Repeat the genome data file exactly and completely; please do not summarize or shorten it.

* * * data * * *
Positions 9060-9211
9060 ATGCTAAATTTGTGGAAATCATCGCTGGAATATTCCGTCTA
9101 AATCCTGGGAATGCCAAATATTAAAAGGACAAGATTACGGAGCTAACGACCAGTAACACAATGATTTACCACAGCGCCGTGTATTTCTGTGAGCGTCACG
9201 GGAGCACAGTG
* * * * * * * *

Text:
Positions 9060-9211
9060 ATGCTAAATTTGTGGAAATCATCGCTGGAATATTCCGTCTA
9101 AATCCTGGGAATGCCAAATATTAAAAGGACAAGATTACGGAGCTAACGACCAGTAACACAATGATTTACCACAGCGCCGTGTATTTCTGTGAGCGTCACG
9201 GGAGCACAGTG